Drowning is equally lively, packed full of bouncy, fuzzy riffs under call and answer vocals then cries of “You won’t come up for air.” That drops into “Sick and drowning, sick and drown. And now you’re smothered in egg. Asphyxiating, overwhelming, sicking. Drowning in shit. Suffocating on the roach, sicking. And you won’t come up for air” that feed into more of the “And you won’t come up for air” vocals.

And the EP closes with its longest track A Warm Day In Texas, which starts with a lone bass riff under spoken vocals. The intensity builds up with the vocals “I’m locked and loaded, I’m in the zone, The death from above, The war has come home, Off to the clock tower… I’m a one army, A killing machine.” Big guitars kick in under wild vocals, then drop into a cool repeating riff that continues under screams and wild siren noises.

Interestingly, Niall tells us they’ve never discussed sounding like a certain type of band or music, but acknowledges bands like Sleep, Butthole Surfers to Jason Donavan (which we presume is a joke?) with a dose of The Melvins and even Sex Pistols may have a subconscious influence. As he says: “I just like the sound of a heavy guitar locked in with the drone of the bass and pounding drums. We pick up our instruments and play. That has always been the way. Three of us in a room coming up with organised dissonance.

“I think personally, the reason I am in a band is the unexplainable feeling it creates and the ability to create something. Regardless of how insignificant in the grand scheme of things our music might be, the three of us have something we created. If we were to aspire no further, we would still have the three of us, getting together, jamming and recording. Anything else will always be a bonus to me.”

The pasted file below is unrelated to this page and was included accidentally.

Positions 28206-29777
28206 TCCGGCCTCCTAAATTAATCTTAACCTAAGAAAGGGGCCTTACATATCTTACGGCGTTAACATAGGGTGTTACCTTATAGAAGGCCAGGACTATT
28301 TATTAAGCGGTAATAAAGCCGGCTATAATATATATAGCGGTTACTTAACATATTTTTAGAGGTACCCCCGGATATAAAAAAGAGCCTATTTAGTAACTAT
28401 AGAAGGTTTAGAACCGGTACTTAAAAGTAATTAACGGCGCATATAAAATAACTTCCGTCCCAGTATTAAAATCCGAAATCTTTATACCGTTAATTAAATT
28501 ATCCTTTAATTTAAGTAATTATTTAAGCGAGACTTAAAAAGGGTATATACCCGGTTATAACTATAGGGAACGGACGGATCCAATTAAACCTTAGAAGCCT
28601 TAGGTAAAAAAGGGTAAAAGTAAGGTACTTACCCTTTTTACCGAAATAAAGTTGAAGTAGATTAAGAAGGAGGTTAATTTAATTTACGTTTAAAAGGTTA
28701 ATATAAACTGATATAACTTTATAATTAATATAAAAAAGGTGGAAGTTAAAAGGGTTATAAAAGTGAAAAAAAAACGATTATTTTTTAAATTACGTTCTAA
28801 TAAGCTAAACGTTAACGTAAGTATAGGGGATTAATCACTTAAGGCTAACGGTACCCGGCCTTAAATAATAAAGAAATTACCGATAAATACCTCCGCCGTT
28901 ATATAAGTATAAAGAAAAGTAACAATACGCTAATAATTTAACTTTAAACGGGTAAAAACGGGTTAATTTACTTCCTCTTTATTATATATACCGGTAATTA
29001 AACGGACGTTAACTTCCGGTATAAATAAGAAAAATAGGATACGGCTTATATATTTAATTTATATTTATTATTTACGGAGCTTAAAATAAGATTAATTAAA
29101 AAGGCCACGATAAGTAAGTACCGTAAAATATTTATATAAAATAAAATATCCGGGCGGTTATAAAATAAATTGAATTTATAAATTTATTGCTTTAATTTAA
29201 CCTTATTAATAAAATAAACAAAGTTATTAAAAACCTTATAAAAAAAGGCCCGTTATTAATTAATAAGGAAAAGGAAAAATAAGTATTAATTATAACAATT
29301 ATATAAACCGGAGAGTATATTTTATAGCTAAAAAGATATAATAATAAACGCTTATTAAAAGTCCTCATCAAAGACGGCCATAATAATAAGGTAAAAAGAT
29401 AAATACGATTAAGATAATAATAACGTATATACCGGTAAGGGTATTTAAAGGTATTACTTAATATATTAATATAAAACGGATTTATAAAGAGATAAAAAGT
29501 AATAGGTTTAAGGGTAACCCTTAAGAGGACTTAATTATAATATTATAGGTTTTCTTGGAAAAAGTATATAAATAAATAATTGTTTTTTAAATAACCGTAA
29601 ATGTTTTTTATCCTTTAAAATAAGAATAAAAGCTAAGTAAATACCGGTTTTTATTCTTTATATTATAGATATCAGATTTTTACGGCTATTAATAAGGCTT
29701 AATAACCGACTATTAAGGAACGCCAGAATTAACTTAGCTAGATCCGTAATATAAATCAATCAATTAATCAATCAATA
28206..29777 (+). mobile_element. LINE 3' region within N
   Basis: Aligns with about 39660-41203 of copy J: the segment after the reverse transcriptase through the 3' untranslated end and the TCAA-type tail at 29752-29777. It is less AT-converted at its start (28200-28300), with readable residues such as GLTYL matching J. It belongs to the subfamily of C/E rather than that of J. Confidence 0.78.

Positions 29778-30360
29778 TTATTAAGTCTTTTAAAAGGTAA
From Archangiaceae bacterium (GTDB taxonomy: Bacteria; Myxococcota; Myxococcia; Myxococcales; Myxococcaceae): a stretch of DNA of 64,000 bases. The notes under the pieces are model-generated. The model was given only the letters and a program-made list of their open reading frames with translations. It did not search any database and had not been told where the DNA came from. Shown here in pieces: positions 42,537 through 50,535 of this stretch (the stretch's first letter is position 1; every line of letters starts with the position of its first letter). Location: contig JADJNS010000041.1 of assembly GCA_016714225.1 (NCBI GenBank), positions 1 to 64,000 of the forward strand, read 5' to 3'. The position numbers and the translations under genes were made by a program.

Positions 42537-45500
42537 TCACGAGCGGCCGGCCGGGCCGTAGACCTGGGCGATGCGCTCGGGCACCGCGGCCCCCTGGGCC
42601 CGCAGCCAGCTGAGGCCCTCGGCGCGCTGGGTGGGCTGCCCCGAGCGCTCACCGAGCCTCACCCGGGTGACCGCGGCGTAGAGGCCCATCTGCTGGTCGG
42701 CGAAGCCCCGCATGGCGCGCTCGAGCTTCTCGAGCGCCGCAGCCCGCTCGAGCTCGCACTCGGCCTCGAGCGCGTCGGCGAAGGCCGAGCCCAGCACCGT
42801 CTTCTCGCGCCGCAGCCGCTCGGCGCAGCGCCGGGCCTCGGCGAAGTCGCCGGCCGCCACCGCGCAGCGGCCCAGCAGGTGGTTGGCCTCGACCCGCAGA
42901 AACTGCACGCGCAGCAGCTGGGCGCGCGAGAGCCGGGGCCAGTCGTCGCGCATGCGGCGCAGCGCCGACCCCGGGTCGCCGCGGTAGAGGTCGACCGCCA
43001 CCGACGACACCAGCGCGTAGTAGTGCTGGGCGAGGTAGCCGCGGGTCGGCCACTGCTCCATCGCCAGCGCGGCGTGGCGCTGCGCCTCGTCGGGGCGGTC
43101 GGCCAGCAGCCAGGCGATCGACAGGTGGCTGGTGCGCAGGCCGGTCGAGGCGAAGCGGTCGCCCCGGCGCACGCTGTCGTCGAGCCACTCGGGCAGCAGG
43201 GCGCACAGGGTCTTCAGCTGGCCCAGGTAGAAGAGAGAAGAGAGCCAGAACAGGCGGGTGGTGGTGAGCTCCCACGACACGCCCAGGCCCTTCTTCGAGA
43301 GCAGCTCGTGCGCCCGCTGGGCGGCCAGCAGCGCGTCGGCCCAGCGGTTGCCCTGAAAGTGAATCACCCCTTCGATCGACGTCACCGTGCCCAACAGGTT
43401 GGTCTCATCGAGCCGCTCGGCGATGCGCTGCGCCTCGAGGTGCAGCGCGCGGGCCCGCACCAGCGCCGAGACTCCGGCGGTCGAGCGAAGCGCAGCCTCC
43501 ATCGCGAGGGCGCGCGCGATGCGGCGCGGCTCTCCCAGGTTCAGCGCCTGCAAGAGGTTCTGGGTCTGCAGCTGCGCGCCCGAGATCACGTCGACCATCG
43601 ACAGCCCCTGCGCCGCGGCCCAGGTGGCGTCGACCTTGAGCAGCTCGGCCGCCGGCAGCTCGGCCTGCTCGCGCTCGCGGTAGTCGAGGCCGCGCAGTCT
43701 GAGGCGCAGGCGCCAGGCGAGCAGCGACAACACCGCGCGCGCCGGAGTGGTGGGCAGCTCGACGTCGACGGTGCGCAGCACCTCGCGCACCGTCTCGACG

While on what inspires them to write music, Niall adds: “I think unintentionally, your surroundings play a key to anyone’s musical styling and direction. Essentially, you are a victim of your surroundings. We are from Blackpool and the weather can be quite glum. We are surrounded by homelessness and senseless acts of crime daily. Making music and being creative is an escape from the daily grind. Our music can be bleak but there is always a pinhole of light with some of the songs being quite uplifting and some being a fractured statement on ones mental state of mind. If anything, the music is always moving and open to interpretation to the listener.”

The band have plenty more new sing ideas and hope to start recording again in the summer. As Niall says: “We get together, jam each week with a view of pleasing ourselves musically and then we refine the ideas, seeing what happens. We would like to play Amsterdam and loosely discussed playing there a few weeks ago. I think we are erotic and sleazy enough to go down well there. If anyone in Amsterdam wants us to play their venue let us know.”

You can follow Uncle Paul on Facebook, and check out their music on Spotify and Bandcamp.